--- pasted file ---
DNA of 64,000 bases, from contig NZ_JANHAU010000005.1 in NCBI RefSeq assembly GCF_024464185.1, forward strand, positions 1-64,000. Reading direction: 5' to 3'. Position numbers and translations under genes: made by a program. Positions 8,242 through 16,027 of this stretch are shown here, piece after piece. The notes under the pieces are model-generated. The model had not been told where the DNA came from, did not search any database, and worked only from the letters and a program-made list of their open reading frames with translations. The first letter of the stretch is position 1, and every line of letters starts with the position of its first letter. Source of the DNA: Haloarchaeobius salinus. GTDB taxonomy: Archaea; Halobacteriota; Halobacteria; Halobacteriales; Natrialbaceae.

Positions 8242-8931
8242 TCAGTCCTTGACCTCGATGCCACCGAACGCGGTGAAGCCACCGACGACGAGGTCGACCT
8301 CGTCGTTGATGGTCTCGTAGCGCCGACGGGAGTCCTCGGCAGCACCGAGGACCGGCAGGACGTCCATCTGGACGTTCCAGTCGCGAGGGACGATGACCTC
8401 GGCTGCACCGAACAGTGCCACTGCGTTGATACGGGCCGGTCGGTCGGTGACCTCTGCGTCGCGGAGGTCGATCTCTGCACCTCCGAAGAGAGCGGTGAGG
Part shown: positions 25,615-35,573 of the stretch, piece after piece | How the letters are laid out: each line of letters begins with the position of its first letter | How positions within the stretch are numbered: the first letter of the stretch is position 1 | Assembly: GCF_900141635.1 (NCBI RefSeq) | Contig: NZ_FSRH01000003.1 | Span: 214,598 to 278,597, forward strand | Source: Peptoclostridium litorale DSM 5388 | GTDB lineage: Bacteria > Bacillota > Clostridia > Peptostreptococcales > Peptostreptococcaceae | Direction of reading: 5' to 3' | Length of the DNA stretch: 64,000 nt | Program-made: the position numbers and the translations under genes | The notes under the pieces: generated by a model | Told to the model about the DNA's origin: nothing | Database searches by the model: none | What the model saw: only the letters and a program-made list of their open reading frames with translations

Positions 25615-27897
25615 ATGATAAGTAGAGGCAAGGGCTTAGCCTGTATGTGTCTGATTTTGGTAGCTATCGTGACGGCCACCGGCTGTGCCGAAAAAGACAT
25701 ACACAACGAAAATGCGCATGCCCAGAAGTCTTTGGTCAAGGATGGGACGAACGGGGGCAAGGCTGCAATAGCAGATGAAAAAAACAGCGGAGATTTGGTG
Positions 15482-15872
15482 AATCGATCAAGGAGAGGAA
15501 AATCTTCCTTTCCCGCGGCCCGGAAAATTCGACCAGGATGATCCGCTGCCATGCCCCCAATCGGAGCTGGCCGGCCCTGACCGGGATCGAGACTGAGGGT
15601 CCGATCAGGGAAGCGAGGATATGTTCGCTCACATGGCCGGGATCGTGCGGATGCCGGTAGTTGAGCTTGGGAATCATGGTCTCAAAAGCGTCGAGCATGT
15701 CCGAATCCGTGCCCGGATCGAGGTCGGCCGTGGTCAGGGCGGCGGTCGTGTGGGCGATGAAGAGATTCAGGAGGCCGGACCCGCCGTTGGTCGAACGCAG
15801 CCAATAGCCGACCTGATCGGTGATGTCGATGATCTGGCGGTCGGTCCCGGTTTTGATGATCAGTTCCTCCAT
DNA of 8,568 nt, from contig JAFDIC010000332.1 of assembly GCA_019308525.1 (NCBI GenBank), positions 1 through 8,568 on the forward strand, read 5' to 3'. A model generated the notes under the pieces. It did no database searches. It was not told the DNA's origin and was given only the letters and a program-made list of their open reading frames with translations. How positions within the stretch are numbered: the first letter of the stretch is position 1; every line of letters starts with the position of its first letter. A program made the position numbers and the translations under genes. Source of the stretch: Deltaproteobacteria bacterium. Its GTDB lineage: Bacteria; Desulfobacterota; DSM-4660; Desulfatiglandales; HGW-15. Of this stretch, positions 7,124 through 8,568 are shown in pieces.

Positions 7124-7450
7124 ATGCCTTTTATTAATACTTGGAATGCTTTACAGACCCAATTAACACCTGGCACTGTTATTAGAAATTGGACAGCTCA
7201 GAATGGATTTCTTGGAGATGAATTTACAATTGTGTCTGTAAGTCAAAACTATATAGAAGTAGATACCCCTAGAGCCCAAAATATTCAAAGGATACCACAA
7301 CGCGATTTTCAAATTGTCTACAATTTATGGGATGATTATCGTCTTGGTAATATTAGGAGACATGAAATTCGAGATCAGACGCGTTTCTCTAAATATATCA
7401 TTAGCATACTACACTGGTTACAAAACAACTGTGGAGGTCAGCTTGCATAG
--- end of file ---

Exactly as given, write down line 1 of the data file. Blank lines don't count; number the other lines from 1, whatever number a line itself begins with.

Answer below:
DNA of 64,000 bases, from contig NZ_JANHAU010000005.1 in NCBI RefSeq assembly GCF_024464185.1, forward strand, positions 1-64,000. Reading direction: 5' to 3'. Position numbers and translations under genes: made by a program. Positions 8,242 through 16,027 of this stretch are shown here, piece after piece. The notes under the pieces are model-generated. The model had not been told where the DNA came from, did not search any database, and worked only from the letters and a program-made list of their open reading frames with translations. The first letter of the stretch is position 1, and every line of letters starts with the position of its first letter. Source of the DNA: Haloarchaeobius salinus. GTDB taxonomy: Archaea; Halobacteriota; Halobacteria; Halobacteriales; Natrialbaceae.